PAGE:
OTTAWA (Reuters) - Canada’s core inflation rate, which helps guide central bank interest rate decisions, unexpectedly slowed to a two-year low of 1.5 percent in December, leaving the door open for further rate cuts.
Core inflation, which excludes volatile items like gasoline and fresh produce, eased from 1.6 percent in November after prices fell 0.3 percent in the final month of the year.
Retailers came under pressure late last year to slash prices to lure back shoppers who were taking advantage of the stronger Canadian dollar by crossing the border to shop in U.S. malls.
The annual core rate matched that of December 2005. The last time it was lower was in July 2005 at 1.3 percent.
Analysts had forecast a 0.1 percent monthly decline in consumer prices and an annual core rate of 1.7 percent.
Total year-on-year inflation also eased in December, sliding to 2.4 percent from 2.5 percent in November. Prices edged up 0.1 percent on the month, in line with forecasts.
A moderation of the increase in gasoline prices and a decline in motor vehicle prices explained the softer number, Statscan said.
The Canadian dollar fell after the data to C$1.0094 to the U.S. dollar, or 99.07 U.S. cents, from around C$1.0061 to the U.S. dollar, or 99.39 U.S. cents. Bonds rose slightly.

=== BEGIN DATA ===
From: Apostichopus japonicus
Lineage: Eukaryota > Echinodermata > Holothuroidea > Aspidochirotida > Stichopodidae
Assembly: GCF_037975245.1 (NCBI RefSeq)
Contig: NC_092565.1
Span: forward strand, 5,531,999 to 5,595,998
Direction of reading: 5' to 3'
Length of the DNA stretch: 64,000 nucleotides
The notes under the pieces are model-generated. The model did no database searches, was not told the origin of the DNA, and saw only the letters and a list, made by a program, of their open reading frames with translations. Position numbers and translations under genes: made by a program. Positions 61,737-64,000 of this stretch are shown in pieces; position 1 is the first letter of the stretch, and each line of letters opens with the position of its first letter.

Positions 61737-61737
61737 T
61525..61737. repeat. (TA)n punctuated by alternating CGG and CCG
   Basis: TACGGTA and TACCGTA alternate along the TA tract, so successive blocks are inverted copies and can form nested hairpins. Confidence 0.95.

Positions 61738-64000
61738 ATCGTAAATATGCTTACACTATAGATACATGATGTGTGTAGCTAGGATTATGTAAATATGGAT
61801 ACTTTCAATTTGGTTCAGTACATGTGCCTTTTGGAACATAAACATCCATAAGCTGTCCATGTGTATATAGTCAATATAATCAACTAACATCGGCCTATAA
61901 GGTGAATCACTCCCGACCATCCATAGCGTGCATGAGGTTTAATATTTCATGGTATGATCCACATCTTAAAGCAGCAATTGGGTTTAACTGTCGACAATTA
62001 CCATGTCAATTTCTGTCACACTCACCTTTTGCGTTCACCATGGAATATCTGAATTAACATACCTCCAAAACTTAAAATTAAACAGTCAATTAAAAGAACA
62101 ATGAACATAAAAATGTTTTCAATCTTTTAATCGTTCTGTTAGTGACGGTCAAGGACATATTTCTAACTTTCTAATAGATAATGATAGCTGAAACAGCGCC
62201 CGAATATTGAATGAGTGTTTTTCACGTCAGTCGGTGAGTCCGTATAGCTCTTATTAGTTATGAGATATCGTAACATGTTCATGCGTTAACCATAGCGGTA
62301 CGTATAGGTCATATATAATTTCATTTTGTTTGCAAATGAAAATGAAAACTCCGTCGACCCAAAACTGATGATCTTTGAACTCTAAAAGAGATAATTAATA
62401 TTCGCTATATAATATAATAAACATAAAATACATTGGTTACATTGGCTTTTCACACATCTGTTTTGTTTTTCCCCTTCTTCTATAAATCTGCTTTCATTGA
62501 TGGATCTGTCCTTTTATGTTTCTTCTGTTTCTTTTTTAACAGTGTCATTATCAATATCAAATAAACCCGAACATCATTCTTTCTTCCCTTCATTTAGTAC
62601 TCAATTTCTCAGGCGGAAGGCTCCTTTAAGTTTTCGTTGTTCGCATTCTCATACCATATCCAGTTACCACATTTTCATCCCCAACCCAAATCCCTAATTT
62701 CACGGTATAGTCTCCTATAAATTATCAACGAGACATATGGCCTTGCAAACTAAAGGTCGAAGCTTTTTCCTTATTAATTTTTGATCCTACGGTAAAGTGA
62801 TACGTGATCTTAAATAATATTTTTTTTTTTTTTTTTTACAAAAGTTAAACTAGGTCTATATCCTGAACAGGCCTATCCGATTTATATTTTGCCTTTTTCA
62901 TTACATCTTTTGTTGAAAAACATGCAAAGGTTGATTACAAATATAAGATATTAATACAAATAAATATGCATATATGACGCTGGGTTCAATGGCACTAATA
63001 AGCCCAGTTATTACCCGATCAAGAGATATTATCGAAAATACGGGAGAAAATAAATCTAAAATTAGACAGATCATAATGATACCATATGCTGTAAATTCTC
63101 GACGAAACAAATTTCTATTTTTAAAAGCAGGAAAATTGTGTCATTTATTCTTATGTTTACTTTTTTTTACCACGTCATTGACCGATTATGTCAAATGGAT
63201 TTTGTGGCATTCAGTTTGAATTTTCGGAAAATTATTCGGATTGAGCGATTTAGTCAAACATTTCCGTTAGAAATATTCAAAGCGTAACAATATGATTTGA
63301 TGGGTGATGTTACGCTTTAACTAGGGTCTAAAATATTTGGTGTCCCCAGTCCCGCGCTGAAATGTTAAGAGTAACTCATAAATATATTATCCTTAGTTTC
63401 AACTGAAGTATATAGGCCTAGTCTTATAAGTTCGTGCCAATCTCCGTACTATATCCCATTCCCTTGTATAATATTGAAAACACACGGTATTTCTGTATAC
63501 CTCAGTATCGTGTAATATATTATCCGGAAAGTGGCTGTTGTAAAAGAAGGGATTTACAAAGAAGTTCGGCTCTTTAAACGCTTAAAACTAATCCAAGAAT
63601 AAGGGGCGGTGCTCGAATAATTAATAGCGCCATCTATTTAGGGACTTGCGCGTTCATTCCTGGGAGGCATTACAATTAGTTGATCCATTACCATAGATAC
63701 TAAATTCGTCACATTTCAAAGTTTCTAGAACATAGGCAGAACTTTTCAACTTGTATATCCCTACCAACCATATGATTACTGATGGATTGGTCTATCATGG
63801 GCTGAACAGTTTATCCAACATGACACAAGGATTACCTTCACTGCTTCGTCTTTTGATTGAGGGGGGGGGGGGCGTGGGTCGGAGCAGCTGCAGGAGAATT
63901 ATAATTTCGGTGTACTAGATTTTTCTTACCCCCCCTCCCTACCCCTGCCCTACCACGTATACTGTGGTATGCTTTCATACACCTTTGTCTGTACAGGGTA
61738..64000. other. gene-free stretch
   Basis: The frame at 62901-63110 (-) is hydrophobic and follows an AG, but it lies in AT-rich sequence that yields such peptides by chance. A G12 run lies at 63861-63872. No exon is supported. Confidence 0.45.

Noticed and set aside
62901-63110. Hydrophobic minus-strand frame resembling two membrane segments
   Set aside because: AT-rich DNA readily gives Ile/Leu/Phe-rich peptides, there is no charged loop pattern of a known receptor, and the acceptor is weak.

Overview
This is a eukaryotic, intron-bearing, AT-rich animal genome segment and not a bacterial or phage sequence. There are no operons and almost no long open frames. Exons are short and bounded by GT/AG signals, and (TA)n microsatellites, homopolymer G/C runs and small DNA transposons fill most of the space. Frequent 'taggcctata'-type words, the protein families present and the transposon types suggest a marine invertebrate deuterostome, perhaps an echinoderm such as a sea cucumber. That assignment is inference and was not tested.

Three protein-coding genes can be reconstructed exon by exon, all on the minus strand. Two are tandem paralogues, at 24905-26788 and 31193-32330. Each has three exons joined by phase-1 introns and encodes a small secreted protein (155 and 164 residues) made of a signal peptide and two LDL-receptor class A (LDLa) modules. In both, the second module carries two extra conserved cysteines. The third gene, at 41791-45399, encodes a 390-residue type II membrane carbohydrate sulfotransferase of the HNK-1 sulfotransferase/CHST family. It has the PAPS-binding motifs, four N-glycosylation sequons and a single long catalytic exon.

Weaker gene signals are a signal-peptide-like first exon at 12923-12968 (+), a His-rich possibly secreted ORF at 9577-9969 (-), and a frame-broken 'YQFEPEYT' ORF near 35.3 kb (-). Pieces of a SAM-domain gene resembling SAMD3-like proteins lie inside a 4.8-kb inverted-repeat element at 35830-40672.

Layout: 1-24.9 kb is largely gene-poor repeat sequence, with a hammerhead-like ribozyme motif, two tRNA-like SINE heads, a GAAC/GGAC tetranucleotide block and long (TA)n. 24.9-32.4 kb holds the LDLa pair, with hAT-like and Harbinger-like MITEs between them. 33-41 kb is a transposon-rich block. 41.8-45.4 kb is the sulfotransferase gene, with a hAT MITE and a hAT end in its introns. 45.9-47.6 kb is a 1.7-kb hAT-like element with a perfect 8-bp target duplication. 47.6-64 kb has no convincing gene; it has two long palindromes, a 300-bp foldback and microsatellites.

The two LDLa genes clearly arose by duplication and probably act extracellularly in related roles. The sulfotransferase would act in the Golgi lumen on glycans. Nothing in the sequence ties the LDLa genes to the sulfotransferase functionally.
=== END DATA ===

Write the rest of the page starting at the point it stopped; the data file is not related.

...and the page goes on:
But markets were not too surprised by the low price growth, which the Bank of Canada anticipated in quarterly projections on Thursday. The bank targets inflation at 2 percent but is comfortable with a range of 1 percent to 3 percent.
“I don’t think anyone in Canada is particularly worried about inflation getting in the way of a March rate cut,” said Stewart Hall, market strategist at HSBC Canada.
The Bank of Canada cut rates by a quarter-point on Tuesday for the second straight month and has signaled it will cut rates more in the future. Most primary securities dealers expect a half-point cut on March 4.
Low inflation gives the bank more room to slash rates to prop up the economy in the face of a growing risk of a U.S. recession. But Governor David Dodge suggested on Thursday strong domestic demand and capacity pressures could hold the bank back from aggressive rate cuts.
“It’s the battle of the Titans, with the Canadian dollar on one side and tight capacity on the other... A low unemployment rate and difficulty meeting demand just don’t seem to be relevant factors right now for Canada,” said Eric Lascelles, chief rates and economics specialist at TD Securities.
Most of the upward pressure on prices in 2007 came from gasoline prices, which rose 14.9 percent. However, that was down from the 17.6 percent increase in the 12 months to November.
Mortgage interest costs, homeowners’ replacement cost and food were also big contributors to inflation, while downward price pressure came from purchase and leasing of motor vehicles, computer equipment and supplies and fresh fruit and vegetables.
The bank sees core inflation at 1.4 percent in the first quarter and 1.3 percent in the second quarter before moving back up toward its target.
“It’s the risk of core inflation dipping below the 1 percent band around the 2 percent target that could get the Bank to ease more aggressively,” said Michael Gregory, senior economist BMO Capital Markets.
Additional reporting by John McCrank in Toronto